Gravity moving toward the center of the Sun?? Ok can someone tell me if I am wrong in my understanding here (in a heated debate with a physics professor) : As you move from the surface of the sun to the center, does the force of gravity increase or decrease and why? The point I am trying to make is that it decreases because once you are at the center you are being pulled equally in all directions by the mass of the sun that is surrounding you and if you were at the surface, you essentially have the entire mass of the sun "beneath" you. So just looking at it simply mathematically you are going from maximum gravity at the surface to minimum at the core and therefore the force of gravity must be decreasing. HOW AM I WRONG????
You are assuming that because gravitation acceleration is non-zero at the surface but zero at the center necessarily means a monotonically decreasing function. That assumption is not valid. You are ignoring density variations. By way of analogy, look at the Earth. Surface gravity is about 9.81 m/s^{2}, and it is of course zero at the Earth's core. This does not mean that gravitational acceleration decreases monotonically from the surface to the core. In fact, it doesn't. The greatest gravitational acceleration is not at the surface but at the core/mantle boundary, almost halfway down toward the center of the Earth. Density variations within the Sun are much greater than those within the Earth. Gravitational acceleration will first increase with increasing depth inside the Sun. It's only going to start dropping toward zero well within the Sun's core.
What causes it to not decrease monotonically? Why would the gravitational acceleration be greater within the earth than it would be on the surface? Isn't the mass of the earth now above you pulling on you and therefore decreasing the gravitational attraction toward the center of the earth?
Increased density is what causes this. The Earth's core is significantly denser than are the Earth's mantle and crust. Define [itex]\rho(r)[/itex] to be the density of the material inside the Earth whose distance to the center of the Earth is exactly r and define [itex]\bar{\rho}(r)[/itex] to be the average density of all of the material inside the Earth whose distance to the center of the Earth is r or less. The gravitational force at r will increase if [itex]\rho(r) < \frac 2 3 \bar{\rho(r)}[/itex]. No. Suppose the Earth was hollow inside, a spherical shell of matter in which density is a function of distance from the center of the Earth. The gravitational acceleration toward the Earth at any point inside the hollow part would be zero. This is Newton's shell theorem.
brains3234, I often find that when thinking about such things, it can be helpful to take things to an unlikely extreme to help see what's going on. Suppose the first 3,000 miles of the Earth's surface were Styrofoam, with almost negligible weight and the full mass of the earth was concentrated uniformly from 3,000 miles down from the surface all the way to the center. Now, on the surface you would be 3,000 miles further away from the center of mass, so as you moved down to the 3,000 mile point, you'd be attracted by the same mass but you'd be significantly closer. You do the math.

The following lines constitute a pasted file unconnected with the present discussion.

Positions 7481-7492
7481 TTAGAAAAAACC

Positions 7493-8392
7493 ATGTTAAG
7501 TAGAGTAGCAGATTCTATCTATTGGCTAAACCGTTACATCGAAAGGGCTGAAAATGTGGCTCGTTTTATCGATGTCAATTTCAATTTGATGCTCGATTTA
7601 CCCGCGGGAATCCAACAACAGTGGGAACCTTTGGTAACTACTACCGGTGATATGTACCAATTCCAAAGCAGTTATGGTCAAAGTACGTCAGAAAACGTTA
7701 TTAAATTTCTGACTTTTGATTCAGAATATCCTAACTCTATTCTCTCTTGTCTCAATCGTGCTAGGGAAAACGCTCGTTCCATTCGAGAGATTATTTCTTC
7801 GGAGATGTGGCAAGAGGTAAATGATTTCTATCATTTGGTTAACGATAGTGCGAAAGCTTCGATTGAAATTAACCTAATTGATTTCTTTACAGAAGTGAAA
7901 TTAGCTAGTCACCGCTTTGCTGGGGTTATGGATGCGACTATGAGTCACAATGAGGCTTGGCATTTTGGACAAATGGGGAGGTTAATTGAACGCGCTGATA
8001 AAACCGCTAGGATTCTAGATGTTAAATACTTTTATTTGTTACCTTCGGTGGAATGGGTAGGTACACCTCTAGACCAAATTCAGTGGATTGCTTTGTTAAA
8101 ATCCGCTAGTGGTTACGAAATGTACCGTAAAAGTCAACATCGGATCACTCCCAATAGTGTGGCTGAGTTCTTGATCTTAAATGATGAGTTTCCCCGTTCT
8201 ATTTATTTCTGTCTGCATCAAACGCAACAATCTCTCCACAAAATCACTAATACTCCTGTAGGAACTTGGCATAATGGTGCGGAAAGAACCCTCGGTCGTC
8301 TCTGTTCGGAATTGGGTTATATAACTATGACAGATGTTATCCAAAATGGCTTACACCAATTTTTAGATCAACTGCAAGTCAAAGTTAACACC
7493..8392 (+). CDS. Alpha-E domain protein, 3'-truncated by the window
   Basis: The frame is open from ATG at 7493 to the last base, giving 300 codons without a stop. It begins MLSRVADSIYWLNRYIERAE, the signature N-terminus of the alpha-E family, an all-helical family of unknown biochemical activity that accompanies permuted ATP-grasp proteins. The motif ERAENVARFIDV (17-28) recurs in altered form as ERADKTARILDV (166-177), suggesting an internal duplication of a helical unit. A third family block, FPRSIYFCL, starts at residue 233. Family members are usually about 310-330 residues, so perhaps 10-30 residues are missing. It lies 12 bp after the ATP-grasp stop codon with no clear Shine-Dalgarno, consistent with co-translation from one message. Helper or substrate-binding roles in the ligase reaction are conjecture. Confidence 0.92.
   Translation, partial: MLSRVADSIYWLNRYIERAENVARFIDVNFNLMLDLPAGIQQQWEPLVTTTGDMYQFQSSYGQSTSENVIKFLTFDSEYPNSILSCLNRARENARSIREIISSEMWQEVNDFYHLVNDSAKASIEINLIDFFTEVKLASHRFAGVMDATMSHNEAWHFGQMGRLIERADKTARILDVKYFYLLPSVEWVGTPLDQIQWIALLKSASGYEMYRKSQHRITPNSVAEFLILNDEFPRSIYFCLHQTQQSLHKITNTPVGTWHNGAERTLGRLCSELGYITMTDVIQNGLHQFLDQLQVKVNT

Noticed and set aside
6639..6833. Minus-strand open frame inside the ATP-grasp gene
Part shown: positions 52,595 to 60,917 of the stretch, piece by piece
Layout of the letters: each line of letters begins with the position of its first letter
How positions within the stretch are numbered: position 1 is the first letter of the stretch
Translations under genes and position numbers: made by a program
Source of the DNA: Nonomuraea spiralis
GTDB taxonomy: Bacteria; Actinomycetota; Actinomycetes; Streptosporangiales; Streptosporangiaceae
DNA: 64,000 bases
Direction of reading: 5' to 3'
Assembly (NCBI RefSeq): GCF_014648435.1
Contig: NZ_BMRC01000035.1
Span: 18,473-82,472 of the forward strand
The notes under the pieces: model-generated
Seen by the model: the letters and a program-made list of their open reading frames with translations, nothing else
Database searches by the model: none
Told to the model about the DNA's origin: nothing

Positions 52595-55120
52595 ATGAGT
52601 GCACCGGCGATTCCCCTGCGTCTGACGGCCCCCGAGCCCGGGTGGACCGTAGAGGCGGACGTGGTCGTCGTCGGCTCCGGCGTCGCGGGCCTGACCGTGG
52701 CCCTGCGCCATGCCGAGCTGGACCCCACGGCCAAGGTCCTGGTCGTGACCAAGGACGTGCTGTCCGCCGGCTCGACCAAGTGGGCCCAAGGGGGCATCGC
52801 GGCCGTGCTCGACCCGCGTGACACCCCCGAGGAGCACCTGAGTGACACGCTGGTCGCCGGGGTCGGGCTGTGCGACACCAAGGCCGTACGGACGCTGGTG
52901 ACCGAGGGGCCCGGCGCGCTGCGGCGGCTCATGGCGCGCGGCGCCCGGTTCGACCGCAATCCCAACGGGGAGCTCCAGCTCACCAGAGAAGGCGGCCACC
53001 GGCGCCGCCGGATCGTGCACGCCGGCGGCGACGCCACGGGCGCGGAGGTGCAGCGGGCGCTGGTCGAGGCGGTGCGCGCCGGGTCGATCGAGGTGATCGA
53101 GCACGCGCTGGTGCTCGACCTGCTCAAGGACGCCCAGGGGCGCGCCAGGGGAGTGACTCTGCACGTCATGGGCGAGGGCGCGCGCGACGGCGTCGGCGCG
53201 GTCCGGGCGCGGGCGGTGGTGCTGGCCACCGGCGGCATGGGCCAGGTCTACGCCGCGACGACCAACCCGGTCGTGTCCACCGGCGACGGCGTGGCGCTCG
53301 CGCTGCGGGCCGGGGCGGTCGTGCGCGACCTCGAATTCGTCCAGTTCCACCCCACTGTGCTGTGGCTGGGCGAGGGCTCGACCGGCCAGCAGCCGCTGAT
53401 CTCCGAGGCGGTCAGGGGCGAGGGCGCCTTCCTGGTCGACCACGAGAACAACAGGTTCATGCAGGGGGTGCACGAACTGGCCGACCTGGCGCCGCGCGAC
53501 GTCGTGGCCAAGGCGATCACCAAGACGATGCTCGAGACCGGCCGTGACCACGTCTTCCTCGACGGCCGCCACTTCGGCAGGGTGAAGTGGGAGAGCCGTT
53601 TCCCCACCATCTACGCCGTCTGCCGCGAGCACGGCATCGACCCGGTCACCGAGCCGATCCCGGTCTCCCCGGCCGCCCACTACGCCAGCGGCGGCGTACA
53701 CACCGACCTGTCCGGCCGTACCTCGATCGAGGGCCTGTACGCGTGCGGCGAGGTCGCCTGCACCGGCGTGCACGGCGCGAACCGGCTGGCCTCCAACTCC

Right, ok so let's say you get through that 3000 miles of styrofoam and are now at the styrofoam/core boundary. . . once you start digging into the core, doesn't the force of gravity begin to decrease then? In this case sure it is still increasing while you go from the surface into the styrofoam and then hit the core, but once you start digging into the core and approach the center, shouldn't it be decreasing?
But the earth isn't a hollow sphere, it's a solid sphere. Look at these: Figure 14.22 (http://www.kgarbageij-iitjee.com/gravitational-force-between-particle-and-spherical-mass) or second page on (http://courses.physics.northwestern.edu/Phyx125/Gravity Inside A Spherical Shell.pdf)
Absolutely, as was implied in D H's post where he said " It's only going to start dropping toward zero well within the Sun's core" --- he was also making the point that the sun is non-uniform in density (as is the earth).
Both of those references discussed a simplified version of the shell theorem. The gravitational acceleration inside a uniform density spherical shell is zero. The uniform density qualifier is not needed. What is needed is a spherical density distribution: Density is a function of radial distance only. Look at the last reference, read the start of the last paragraph. "For a uniform sphere (which the Earth isnâ€™t) ..." That parenthetical remark is important. The Earth is not a uniform sphere. The Earth's core comprises but about 1/6 of the Earth's volume but contains about 1/3 of the Earth's mass. The core is significantly more dense than the mantle or the crust. Both of those references said exactly what I did about a spherical shell. One way to look at a point inside the Earth is to think of the mass below and the mass above as two separate objects. The total gravitational force is the sum of the gravitational forces of those separate objects. The second object contributes *nothing*. It's only the mass below that contributes. Both of your references said exactly that. The core/mantle boundary is at a distance of about 3480 km from the center of the Earth, or 54.6% of the Earth's radius. The mass of the core is 32.4% of the total mass of the Earth. Do the math. Gravitation at the core/mantle boundary is about 9% more than surface gravity.
To bring this back to the question raised in the opening post, the conditions inside the Sun are even more extreme than those inside the Earth. The Earth's core occupies about 16.3% of the Earth's total volume and contains 32.4% of the Earth's total mass. Compare that to the Sun, where the core is but 2.3% of the total volume but contains 40% of the total mass. Gravitational force inside the Sun rises all the way down to, and even well into, the Sun's core.